The research group of Computational Intelligence Group (CIG) from the School of Computing at Universidad Politécnica de Madrid (UPM), in collaboration with a veterinary student from Universidad Alfonso X El Sabio and the Department of Ethology from Eötvös Loránd University of Budapest have carried out a research on canine behavior showing that gender, age, context and individual recognition can be identified with a high percentage of success through statistical and computational methods of pattern recognition applied to their barking.
The canine communication has been a research topic in ethology over the last decade. Most of the research has focused on studying how dogs are capable to understand different forms of human communication, for example by displaying gestures and human voice recognition. This joint research between CIG and UPM aimed to understand the acoustic signals obtained from dog barking when they are subjected to certain situations. This research is conducted through the development of a computational system based on statistic modeling that is able to recognize diverse characteristics of the dog (gender, age, individual, situation…).
The experiments were carried out in Budapest with eight dogs -- three males and five females -- Mudi breed, from Hungary usually used as sheep-dogs. Each dog (aged between one and 10) registered 100 barks. A total of 800 barks was obtained by placing the dog in seven different situations:
(a) alone, the owner tied the dog to a tree;
(b) playing with a ball;
(c) fighting, the human pretended to attack the dog's owner;
(d) receiving their food ration;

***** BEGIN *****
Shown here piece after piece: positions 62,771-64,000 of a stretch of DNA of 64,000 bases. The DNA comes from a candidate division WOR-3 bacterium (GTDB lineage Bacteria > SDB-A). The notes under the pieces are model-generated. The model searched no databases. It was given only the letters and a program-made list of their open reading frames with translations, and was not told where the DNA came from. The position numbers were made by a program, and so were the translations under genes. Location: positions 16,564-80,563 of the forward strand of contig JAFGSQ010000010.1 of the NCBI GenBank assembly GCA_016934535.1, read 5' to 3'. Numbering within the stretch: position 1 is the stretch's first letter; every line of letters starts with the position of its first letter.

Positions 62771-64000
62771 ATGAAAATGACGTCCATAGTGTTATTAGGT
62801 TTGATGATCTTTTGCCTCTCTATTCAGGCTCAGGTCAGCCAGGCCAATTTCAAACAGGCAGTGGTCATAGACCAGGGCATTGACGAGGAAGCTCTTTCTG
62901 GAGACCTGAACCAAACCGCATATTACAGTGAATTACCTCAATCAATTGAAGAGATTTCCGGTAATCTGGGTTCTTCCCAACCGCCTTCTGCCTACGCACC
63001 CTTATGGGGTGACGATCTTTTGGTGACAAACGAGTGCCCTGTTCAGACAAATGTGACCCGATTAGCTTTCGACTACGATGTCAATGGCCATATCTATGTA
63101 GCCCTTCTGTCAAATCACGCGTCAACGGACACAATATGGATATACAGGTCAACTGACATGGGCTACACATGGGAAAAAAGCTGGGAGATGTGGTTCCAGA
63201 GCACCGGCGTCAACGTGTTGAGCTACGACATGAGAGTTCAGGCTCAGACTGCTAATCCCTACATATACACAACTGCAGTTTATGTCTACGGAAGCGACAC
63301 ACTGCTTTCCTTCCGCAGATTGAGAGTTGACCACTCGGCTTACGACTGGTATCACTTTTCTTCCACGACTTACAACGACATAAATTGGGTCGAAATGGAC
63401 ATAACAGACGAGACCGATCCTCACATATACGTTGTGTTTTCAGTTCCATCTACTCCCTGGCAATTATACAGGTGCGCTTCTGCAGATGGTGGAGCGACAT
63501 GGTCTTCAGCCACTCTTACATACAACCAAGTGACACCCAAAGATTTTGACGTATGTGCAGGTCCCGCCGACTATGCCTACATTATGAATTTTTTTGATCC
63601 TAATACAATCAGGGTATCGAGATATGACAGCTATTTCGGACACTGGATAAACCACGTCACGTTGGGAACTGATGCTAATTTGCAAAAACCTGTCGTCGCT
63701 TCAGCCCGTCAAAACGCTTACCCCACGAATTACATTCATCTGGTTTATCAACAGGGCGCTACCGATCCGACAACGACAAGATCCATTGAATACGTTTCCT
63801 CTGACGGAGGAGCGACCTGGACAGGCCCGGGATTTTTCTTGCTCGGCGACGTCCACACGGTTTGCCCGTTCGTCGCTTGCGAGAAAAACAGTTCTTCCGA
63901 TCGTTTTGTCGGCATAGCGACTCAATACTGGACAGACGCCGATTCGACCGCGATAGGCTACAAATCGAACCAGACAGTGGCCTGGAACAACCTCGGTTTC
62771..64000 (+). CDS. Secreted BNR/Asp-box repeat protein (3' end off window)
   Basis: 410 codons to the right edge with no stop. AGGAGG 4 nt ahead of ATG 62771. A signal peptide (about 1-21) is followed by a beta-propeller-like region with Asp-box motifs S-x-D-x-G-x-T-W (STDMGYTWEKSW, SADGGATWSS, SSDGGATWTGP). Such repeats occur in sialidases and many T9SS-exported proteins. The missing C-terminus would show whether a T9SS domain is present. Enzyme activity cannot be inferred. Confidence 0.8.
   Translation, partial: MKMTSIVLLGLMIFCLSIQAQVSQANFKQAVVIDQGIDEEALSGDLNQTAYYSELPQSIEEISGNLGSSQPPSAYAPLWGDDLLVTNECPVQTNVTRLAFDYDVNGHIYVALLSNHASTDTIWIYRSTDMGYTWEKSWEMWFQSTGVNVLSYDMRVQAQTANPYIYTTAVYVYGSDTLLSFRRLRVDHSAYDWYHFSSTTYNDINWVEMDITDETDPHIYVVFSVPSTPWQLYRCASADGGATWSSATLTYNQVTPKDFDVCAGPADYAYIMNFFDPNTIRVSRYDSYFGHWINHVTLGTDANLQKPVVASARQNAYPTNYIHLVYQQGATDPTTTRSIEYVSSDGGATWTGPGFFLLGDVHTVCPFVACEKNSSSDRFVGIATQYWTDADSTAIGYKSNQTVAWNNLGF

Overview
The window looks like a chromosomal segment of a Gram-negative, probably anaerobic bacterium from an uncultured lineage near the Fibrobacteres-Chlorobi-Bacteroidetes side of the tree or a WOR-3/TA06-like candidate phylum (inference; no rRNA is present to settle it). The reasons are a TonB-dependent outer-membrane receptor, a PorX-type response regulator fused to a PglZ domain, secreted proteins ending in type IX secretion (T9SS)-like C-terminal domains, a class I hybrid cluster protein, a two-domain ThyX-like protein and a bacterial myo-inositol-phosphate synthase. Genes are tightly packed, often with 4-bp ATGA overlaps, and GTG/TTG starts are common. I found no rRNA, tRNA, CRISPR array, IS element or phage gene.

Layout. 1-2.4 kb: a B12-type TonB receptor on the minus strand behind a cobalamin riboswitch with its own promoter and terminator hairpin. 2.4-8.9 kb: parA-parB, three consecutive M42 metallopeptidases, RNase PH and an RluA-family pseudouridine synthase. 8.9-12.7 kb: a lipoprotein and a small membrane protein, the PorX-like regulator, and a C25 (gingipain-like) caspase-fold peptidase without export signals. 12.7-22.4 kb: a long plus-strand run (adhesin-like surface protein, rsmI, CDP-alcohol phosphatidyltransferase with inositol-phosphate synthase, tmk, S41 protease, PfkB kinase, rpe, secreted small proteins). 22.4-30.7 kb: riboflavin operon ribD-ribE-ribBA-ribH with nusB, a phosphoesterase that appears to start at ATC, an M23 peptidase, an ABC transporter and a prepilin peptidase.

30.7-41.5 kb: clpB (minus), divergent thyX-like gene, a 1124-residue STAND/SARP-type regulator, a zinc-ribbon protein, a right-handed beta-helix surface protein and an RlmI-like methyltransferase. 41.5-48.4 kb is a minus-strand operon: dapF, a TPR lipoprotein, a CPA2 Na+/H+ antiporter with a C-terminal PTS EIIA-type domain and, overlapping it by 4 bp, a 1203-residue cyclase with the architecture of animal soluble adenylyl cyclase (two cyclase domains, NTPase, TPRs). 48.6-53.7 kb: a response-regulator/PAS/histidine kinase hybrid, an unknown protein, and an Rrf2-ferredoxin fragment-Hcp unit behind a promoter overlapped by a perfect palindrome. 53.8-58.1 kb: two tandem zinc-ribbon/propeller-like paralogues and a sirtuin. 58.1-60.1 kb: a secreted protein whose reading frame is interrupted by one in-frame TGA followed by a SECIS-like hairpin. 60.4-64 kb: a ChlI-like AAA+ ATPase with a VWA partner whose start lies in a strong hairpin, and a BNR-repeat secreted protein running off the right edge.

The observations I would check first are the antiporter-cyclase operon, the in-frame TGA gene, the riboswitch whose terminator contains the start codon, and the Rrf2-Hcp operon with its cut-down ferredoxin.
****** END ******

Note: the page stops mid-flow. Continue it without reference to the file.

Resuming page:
(f) in the company of a person who was foreign to the dog; and
(g) to get ready to going out with the owner. Each one of the 800 barks was characterized from 29 acoustic measurements.
By using the diverse computational models obtained from the collected data during the experiment, researchers were able to successfully recognize the dog's gender the 85.13% of the time while the age of the dog (recoded as young, adult and old) was classified without mistakes the 80.25% of the time. The task of identifying the situation in which the dog was it was successful the 55.50%, while the recognition (among the eight dogs participating in the study) of the Mudi breed was successful the 67.63% of the time.
This study reveals the biological relevance and richness of the information in dog barking and brings new possibilities in applied research. For example, the assessment of dog behavior is relevant for diverse organizations, therefore to develop a software programme which is able to identify fear, anxiety and levels of aggressiveness in a dog can be a big help.
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